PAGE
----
Thursday, January 20, 2011

Early Bocks and the Decline of Oshkosh Civilization

A couple weeks ago I made mention here that Hinterland’s Maple Bock had arrived in Oshkosh. It’s an excellent beer, but I failed to note that it is also a sign of the impending cultural apocalypse. Bocks, after all, are supposed to be Spring seasonal beers, but nobody seems to care about such things anymore. Why just the other day, I was sniffing around the beer isles and was accosted by two more insolent bock brews that successfully enlisted me in their degenerate plot to undermine the decorum of our once polite society.

All right, so that’s my obligatory, nonsensical rant. If you’re going to type up stuff about beer, you’ve gotta do that kind of thing from time to time. And bitching about bocks coming to market too early is an Oshkosh tradition, so I thought I ought to do my part to keep it alive. The oldest Oshkosh rant I’ve seen about the too-early bocks comes from an 1885 Oshkosh Daily Northwestern. They were complaining about it in May! It’s right next to a little article announcing that Krao the “missing link” would soon be on exhibit in our happy city. Enough, let’s get to the beer.

And Bock beer it is. Over at Festival Foods in Oshkosh the two recent bock arrivals that will pair well with your saliva are Capital’s Maibock and New Glarus’ Cabin Fever Honey Bock. They’re both excellent brews that’ll improve your weekend if you spend some time pressing them to your face.

The Maibock from Capital is a beautifully aromatic beer that reminds me of waking up to the smell of fresh bread. It’s a little towards the caramel-sweet side, just like a good bock should be, with a medium body that’s perfectly balanced by an earthy snort of noble hops that comes through in the finish.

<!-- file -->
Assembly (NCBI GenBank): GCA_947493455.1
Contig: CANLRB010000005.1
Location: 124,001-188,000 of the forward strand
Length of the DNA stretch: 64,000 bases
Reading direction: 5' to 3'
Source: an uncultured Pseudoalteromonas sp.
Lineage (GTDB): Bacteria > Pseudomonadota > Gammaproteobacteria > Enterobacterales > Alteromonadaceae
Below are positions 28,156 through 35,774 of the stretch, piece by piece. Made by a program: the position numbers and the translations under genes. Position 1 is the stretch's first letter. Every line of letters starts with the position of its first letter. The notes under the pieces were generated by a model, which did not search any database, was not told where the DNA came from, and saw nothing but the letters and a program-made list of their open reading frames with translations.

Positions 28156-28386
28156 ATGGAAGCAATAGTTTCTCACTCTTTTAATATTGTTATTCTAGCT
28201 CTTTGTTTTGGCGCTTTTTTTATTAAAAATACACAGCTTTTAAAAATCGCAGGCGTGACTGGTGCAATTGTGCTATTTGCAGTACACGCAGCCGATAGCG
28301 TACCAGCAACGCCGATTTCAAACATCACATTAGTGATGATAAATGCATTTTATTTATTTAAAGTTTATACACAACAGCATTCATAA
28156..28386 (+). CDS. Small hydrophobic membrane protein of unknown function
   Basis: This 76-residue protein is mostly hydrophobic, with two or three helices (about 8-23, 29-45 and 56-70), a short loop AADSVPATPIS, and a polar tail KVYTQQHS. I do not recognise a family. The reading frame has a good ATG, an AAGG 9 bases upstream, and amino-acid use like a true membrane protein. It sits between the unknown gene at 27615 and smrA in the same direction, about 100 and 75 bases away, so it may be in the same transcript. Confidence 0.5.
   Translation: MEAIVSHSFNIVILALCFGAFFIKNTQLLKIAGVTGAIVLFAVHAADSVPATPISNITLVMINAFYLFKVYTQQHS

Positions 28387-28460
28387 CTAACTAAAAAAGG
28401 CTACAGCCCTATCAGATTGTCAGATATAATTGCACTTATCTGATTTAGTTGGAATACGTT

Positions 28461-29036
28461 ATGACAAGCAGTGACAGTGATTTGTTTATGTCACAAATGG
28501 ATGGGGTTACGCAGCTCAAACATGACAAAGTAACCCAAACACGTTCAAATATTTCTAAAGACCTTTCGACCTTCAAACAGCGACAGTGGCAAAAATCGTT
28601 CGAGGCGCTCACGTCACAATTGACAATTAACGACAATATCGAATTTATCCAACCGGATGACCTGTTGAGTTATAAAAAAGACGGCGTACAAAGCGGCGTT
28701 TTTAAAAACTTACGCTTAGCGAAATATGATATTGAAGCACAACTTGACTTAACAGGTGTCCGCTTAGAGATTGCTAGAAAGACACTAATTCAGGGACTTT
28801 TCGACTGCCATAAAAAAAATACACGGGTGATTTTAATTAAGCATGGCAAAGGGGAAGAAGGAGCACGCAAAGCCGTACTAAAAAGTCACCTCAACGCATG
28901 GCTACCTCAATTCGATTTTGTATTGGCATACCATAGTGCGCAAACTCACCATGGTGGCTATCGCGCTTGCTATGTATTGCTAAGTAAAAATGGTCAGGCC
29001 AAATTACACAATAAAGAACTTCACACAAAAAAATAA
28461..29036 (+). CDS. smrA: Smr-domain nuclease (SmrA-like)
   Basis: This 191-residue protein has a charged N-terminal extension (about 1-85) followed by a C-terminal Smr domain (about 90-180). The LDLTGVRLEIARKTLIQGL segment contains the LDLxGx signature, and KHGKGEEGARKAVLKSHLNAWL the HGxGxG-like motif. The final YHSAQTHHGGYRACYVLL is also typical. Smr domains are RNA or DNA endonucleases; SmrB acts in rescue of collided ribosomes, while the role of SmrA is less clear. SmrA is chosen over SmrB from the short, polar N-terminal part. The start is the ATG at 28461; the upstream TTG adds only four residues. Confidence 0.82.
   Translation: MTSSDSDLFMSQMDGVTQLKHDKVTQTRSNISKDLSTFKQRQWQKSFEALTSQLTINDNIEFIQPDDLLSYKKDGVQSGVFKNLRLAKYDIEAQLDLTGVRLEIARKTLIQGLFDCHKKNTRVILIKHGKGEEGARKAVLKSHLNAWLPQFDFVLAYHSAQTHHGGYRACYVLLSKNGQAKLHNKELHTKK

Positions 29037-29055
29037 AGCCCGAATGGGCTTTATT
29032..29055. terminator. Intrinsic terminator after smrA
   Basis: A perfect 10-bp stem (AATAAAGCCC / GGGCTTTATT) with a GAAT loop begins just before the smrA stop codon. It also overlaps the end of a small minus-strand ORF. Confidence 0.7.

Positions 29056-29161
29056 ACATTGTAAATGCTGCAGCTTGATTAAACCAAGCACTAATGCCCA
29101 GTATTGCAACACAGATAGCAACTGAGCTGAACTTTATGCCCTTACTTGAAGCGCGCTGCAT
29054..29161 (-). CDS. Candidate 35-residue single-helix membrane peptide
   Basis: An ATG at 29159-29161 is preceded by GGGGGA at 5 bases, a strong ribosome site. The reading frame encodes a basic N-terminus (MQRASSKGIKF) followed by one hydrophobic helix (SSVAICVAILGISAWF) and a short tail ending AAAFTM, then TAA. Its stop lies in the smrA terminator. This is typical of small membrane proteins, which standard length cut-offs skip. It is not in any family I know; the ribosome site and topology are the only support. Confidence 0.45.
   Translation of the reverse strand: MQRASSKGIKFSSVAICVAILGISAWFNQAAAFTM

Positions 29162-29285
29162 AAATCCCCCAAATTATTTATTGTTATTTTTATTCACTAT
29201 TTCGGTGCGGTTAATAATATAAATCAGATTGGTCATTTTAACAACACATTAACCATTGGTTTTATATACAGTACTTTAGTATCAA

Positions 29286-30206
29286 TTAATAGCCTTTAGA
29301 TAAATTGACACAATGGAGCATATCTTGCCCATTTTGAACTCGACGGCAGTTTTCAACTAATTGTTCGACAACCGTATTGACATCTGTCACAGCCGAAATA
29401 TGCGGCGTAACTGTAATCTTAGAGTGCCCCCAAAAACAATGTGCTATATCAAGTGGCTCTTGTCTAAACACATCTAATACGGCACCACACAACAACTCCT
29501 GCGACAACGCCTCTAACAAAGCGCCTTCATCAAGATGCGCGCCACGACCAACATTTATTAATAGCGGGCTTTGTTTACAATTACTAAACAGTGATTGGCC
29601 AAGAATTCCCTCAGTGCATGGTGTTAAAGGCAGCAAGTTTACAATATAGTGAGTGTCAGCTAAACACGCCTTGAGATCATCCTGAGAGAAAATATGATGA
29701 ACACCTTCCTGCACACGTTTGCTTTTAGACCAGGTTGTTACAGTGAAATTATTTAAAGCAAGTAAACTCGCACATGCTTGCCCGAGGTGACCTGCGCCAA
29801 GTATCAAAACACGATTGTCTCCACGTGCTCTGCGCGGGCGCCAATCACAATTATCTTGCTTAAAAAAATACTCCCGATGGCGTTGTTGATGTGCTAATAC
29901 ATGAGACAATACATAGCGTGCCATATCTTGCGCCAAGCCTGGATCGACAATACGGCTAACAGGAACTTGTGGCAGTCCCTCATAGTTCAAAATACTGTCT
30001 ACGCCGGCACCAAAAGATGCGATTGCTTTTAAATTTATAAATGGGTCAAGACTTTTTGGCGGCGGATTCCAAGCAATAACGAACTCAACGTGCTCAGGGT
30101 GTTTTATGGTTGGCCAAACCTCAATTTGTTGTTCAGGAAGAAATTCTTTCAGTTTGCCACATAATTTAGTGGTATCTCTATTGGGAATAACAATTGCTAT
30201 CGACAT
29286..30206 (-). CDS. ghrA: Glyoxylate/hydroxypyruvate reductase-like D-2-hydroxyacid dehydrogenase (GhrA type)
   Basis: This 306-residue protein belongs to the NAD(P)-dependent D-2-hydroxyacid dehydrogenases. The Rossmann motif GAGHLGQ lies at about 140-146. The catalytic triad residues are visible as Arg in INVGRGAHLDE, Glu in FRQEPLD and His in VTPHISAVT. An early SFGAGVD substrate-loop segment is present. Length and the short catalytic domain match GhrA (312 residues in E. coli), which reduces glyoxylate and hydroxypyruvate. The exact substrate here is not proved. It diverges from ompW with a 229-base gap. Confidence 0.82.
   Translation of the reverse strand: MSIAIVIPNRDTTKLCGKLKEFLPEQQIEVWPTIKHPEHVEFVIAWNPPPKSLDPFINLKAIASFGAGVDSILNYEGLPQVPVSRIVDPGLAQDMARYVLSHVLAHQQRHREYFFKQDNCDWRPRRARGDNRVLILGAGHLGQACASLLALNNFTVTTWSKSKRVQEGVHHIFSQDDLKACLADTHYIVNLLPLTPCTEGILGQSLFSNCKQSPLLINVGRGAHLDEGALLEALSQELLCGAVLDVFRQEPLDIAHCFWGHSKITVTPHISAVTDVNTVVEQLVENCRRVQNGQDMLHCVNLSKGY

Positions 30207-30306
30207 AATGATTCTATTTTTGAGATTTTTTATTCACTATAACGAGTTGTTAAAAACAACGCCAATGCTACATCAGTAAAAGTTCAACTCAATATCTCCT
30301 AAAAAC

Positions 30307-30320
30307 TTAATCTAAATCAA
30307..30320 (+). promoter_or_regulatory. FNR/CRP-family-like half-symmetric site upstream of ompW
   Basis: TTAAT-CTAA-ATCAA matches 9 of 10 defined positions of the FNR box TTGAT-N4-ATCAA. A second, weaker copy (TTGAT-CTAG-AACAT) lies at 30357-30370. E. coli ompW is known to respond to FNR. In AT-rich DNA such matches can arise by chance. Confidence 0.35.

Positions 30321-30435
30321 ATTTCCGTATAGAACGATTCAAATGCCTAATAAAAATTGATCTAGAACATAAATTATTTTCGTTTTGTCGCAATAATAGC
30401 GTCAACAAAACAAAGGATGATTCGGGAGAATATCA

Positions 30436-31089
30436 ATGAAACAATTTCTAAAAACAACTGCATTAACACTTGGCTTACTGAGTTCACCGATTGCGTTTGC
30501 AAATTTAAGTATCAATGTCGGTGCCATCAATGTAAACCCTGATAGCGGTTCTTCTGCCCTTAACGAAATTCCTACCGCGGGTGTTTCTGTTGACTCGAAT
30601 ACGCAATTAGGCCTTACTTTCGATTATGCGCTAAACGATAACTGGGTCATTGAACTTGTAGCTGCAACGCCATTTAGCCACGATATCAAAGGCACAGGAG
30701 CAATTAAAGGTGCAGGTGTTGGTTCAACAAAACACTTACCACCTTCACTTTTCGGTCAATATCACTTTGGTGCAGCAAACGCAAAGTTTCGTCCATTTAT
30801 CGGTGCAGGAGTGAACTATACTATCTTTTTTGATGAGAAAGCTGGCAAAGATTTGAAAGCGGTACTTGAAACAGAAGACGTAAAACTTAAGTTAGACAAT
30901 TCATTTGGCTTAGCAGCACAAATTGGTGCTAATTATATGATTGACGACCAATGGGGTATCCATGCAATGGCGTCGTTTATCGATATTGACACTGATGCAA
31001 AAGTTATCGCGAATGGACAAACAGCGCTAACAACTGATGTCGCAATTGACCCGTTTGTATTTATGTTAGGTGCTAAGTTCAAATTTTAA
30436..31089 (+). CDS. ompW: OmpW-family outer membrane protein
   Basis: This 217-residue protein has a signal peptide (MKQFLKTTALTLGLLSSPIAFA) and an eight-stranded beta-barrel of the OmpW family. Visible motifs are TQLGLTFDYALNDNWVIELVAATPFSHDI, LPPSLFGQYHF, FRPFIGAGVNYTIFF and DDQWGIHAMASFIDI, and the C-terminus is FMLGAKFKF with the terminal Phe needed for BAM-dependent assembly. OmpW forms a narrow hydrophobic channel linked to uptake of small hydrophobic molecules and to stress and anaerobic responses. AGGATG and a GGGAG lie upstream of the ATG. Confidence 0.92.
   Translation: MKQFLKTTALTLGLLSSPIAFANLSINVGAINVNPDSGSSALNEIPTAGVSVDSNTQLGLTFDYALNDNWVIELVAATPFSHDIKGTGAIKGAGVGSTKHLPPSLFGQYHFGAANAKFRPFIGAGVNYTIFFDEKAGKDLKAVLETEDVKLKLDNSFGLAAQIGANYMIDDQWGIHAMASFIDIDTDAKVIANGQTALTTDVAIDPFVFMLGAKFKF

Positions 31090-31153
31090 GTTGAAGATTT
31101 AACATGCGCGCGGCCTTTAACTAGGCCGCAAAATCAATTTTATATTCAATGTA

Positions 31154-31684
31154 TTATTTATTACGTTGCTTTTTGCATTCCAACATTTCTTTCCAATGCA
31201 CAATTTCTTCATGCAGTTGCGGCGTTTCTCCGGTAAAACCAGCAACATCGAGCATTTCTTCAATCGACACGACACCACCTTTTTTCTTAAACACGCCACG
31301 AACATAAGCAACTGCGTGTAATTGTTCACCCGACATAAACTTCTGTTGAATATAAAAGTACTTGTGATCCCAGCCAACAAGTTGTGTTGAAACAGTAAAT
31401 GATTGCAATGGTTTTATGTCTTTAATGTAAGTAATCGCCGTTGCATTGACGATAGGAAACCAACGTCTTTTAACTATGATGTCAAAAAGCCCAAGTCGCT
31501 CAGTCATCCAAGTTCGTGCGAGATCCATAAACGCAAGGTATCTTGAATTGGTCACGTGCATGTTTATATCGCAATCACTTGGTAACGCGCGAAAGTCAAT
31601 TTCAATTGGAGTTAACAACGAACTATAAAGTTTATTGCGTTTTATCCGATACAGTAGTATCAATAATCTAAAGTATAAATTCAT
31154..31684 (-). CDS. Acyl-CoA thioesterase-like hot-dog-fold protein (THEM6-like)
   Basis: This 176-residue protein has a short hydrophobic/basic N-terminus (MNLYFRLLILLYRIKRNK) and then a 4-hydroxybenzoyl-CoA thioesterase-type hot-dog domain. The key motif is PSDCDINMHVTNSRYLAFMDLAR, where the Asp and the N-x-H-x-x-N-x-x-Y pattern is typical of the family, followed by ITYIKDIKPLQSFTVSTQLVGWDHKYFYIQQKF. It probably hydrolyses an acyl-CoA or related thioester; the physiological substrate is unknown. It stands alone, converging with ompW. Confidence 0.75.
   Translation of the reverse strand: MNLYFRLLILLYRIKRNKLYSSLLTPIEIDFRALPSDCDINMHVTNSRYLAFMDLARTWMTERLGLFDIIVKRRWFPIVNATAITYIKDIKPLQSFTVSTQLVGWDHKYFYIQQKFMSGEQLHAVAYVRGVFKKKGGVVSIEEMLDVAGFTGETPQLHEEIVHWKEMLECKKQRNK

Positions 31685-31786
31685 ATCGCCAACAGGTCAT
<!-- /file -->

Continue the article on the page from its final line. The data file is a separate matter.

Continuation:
The New Glarus Honey Bock is more in keeping with the sort of bocks that used to be brewed in Oshkosh in the mid-50s. It’s a pale-gold, malt-forward brew that’s ridiculously easy to drink. There’s nothing overt in the flavor profile, just a pleasing blend of warm, dry malt with a bit of sweetness and a sneaky bitterness that you’ll have to hunt to find.

Another bock that’s a good one to belly-up to is the Andygator from Abita Brewing that Dublin’s currently has on tap. This is another easy drinker that hides its 8% ABV maybe a little too well. It’s a smooth, fairly rich brew with an herbal hop ending that cleans the malt up, making for a surprisingly refreshing bock. You might want to keep an eye on Dublin’s in the coming weeks. They have some exciting beers on deck including New Belgium’s Vrienden, a funkified sour beer fermented with brettanomyces and lactobacillus. Should be interesting.

One last thing and completely unrelated to bock beer: Last night I was at O’Marro’s and watched as a good part of their tap line-up suddenly converted into beers that weren’t there when I walked in. Check out the updated Tap List and if you drop-in get at least one pint of the Honker’s Ale. It’s a classic ESB from Goose Island and the keg they’ve got on at O’Marro’s tastes fantastic. We should have more about O’Marro’s next week as Shawn is going to start bringing a round of beers that haven’t poured in Oshkosh before (if you like Belgians, you’re gonna love it). It’ll be posted here when it happens. Happy weekend!

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